I then used Inkscape (free vector drawing app, you could use any drawing app or even a pen and paper) to make a layout of where I need to cut/drill the box [see fig 3]. I printed this and taped it to the box. Drilling pilot holes for large holes made alignment accurate. A rotary tool (eg Dremel) made shaping the holes easy but a series of drilled holes shaped using a small file would do the job as well. Using a drawing app makes things super easy when you later want to design your labels as you already will have a layout of where the holes are on your computer!

To mount the modules I screwed them onto threaded nylon stand offs, applied epoxy glue to the ends of the stand offs and placed the modules in position. Once the glue had cured I unscrewed the modules and voila - custom mount points for my modules. The 12V regulator only had one screw hole so I glued a standoff under it for support.

Prior to assembly I designed some labels for it. I used Inkscape but use whatever you're comfortable with [fig 4]. I laid out my labels on a A4 layout and had them printed at a copy shop with a colour laser printer onto glossy self adhesive paper. It looks durable enough but its still paper based and may need a clear coat to make them durable. Time will tell.

With holes cut and everything test fitted, I applied the labels and began assembly.
Fig 5 - the nylon mounts glued to the base of the box. The lead is from 5V 30mm x 30mm cooling fan.
Fig 6 - label on the rear (operator) side of the box.
Fig 7 - label on the forward side of the box, heater outputs in close proximity the fronts of the lens/scope.
Fig 8 - label on the side of the box - I'd already fitted the fuse holder, switch and dials before thinking of taking a photo. Eagle eyes will see I've used 10A fuses instead of 5A as I didn't have and 5A handy at the time.
Fig 9 - inside of the side cover showing the blade terminals of the fuse panel and the dials that connect to the PWM modules.
Fig 10 - the modules used. Anti-clockwise from top left. Raspberry pi, 12V regulator, regulator for 7.4V, regulator for 5V, 4x PWM modules.
Fig 11 - a bus terminal block used as a negative DC bus. All negative leads connect into this.
Fig 12 - assembly underway. High current DC input lead, 12V module and 7.4V module fitted. RCA terminals on right with leads unattached.
Fig 13 - all modules except the pi are fitted. The high current side of the fuse panel has been interconnected.
Fig 14 - everything connected. See Fig 1 for finished item.
Fig 15 - mounted on the baseplate
Fig 16 - Cable mess begone! There are three leads bound together that connect the box to the mount - power, eqmod cable and ST4 guide cable.

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Last edited by BigNoel; 19-03-2018 at 10:37 PM. Reason: typo
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Old 19-03-2018, 09:50 PM
BigNoel (Noel)
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BigNoel is offline
Join Date: Mar 2010
Location: Bendigo
Posts: 6
Lightbulb I made this! An all-in-one power box, dew heater and INDI controller.

[from previous]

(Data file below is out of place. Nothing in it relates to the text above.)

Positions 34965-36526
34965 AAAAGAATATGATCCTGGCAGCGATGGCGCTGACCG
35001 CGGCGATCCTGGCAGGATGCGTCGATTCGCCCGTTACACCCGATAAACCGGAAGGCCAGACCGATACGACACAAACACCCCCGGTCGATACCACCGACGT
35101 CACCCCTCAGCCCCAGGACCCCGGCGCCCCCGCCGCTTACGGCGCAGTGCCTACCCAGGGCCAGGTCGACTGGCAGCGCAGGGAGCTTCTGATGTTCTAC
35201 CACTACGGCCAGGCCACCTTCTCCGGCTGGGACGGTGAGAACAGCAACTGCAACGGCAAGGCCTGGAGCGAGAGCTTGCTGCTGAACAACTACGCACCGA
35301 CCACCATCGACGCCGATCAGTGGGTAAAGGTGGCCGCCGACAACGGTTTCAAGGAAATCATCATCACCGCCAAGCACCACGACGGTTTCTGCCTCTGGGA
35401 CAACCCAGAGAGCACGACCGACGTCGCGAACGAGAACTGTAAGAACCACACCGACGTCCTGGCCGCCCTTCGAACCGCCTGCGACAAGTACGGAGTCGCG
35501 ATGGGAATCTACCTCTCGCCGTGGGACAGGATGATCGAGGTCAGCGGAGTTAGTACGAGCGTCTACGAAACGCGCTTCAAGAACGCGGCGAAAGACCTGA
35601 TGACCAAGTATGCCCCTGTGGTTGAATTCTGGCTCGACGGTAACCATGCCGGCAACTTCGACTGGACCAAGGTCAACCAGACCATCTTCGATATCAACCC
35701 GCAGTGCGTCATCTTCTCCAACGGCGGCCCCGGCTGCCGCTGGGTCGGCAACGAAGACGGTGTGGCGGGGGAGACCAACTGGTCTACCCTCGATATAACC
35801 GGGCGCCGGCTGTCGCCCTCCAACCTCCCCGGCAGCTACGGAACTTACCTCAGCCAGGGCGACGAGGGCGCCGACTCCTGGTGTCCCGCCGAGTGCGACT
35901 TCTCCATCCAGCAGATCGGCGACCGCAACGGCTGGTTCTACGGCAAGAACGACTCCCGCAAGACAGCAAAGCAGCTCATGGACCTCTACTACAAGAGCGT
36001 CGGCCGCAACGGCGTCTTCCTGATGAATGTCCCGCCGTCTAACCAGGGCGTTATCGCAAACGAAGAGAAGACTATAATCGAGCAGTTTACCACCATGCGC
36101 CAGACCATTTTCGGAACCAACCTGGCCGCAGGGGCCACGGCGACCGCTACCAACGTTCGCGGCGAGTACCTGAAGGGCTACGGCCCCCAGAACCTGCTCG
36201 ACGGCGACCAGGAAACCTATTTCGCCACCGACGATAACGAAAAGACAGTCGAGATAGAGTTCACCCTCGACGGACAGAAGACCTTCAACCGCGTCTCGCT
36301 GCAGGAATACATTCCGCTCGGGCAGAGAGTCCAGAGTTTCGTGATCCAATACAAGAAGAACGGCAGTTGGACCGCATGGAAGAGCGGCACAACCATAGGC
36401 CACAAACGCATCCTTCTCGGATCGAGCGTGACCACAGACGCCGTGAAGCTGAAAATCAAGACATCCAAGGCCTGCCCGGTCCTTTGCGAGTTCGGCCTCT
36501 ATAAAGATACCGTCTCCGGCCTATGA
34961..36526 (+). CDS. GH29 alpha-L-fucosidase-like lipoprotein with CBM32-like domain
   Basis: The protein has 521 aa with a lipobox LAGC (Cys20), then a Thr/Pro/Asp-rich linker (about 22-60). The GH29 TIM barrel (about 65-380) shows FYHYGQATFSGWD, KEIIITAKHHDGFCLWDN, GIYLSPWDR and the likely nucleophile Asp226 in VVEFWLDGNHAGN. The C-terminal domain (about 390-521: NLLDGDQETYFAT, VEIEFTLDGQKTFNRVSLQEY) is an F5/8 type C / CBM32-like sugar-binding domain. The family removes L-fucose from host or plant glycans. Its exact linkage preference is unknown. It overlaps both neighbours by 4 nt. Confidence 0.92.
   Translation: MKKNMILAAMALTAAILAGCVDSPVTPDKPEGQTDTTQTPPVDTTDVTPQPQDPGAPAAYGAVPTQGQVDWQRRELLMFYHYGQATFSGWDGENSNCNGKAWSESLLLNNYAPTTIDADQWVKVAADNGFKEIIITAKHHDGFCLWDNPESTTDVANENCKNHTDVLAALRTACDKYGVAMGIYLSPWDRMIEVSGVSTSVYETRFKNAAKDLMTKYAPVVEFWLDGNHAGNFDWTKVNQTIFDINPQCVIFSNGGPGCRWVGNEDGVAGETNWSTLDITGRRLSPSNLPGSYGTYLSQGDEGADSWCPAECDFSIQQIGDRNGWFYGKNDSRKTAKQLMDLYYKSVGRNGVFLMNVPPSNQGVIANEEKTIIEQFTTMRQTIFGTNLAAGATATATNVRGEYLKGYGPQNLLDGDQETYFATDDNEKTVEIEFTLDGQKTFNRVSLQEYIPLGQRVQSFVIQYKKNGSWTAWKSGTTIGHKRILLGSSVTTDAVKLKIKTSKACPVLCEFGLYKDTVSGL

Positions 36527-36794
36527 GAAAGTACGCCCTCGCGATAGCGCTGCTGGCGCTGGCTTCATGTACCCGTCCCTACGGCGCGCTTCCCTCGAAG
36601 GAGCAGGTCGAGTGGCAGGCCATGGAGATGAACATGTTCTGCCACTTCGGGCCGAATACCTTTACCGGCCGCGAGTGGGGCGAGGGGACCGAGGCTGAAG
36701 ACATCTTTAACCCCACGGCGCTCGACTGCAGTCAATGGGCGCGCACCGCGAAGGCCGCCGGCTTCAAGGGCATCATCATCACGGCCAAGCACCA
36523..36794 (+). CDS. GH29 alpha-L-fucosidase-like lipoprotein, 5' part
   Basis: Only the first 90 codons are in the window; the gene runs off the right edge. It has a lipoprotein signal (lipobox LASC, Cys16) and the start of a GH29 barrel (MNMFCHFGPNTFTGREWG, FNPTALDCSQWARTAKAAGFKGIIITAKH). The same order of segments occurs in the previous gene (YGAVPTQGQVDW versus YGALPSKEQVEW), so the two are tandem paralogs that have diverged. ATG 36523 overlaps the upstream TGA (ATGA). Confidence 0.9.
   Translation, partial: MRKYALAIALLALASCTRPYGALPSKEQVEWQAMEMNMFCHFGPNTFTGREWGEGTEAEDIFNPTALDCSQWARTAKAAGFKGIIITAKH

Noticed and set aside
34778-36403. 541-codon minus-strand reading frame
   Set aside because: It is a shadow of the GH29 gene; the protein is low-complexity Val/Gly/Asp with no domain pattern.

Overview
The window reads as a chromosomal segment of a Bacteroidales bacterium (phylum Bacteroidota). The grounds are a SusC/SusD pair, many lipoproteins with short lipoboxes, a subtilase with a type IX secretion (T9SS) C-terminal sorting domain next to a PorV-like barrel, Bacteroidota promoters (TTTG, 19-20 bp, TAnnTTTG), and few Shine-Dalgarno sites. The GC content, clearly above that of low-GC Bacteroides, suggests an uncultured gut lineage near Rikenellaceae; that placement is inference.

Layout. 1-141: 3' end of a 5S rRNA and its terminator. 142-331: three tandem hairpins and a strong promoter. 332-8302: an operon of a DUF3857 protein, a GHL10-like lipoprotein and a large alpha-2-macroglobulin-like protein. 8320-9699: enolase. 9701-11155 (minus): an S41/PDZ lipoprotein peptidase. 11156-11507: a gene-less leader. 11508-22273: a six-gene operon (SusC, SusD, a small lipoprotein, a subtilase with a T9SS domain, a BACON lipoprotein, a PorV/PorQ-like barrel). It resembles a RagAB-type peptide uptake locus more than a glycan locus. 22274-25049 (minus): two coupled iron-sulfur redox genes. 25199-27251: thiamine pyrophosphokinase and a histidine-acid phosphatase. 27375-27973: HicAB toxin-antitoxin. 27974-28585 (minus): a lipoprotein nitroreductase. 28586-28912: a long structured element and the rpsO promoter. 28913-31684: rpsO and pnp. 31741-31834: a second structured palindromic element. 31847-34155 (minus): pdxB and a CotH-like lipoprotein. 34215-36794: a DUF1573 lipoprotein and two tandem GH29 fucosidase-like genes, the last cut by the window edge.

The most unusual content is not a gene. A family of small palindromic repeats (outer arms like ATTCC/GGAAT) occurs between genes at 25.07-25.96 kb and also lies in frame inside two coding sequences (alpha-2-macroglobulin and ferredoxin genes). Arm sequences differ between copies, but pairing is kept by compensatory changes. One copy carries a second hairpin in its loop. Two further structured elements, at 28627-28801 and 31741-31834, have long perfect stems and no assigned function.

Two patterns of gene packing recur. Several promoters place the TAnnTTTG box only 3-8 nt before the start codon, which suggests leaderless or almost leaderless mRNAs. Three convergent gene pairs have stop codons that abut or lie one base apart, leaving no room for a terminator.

Electrical Layout:
(I'm open to constructive criticism here as I've only ever studied basic electronics and do not profess to be an expert. What I came up with so far works well. )

I'll try this in text as I don't have a pretty diagram.
I'm using a 13.5V supply. This could be 12-14V, I'll refer to it as 'Source'.

|-20A Fuse-|
|-5A Fuse-|-1KV 10A Diode-|-GX12-2 output on rear of panel-|| .... to mount
|-3A Fuse-|-1KV 10A Diode-|-Regular set to 5V output-|-small DC plug-|-Raspberry Pi DC jack input-||
|-5A Fuse-|-1KV 10A Diode-|-12V Regulator-|-DC jack 5.5mm x 2.1mm-|| ... for 12V output for a cooled ZWO camera
| |-Regular set to 7.4V output-|-DC jack 5.5mm x 2.1mm-|| ... for 7.4V output for Canon DSLR
|-2A Fuse-|-1KV 10A Diode-|-1.8-15V 2A PWM controller-|-RCA Socket-|| ... for dew heater, max 30W output.
|-2A Fuse-|-1KV 10A Diode-|-1.8-15V 2A PWM controller-|-RCA Socket-|| ... for dew heater, max 30W output.
|-2A Fuse-|-1KV 10A Diode-|-1.8-15V 2A PWM controller-|-RCA Socket-|| ... for dew heater, max 30W output.
|-2A Fuse-|-1KV 10A Diode-|-1.8-15V 2A PWM controller-|-RCA Socket-|| ... for dew heater, max 30W output.

Each module's negative connects back to the negative bus block.

Electrical Discussion:
As part of the design I summed all of the maximum current draw ratings of each module/device. I rounded this up if needed to determine what fuse would be required. This gave me the total maximum current drawn by the whole system. At absolute full load my rig will pull 19A, that includes 4x 30W dew heaters at full power. I expect to never see it at full load, however I've designed everything to handle full load.
The current draw also determines the minimum size wiring to use, I often erred on the side of caution and used thicker cable than necessary.
I used 1KV 10A diodes as a basic reverse current protection. Should a module short and draw high current a fuse will protect it. Should a module fail and produce reverse current, or should an attached device generate a reverse current in the system, the diodes will prevent that. It helps give some segregation to an otherwise very interconnected system.
If you are concerned of interaction/interferenece between your modules affecting your system you could consider using suitable voltage regulators through to further condition the power being supplied.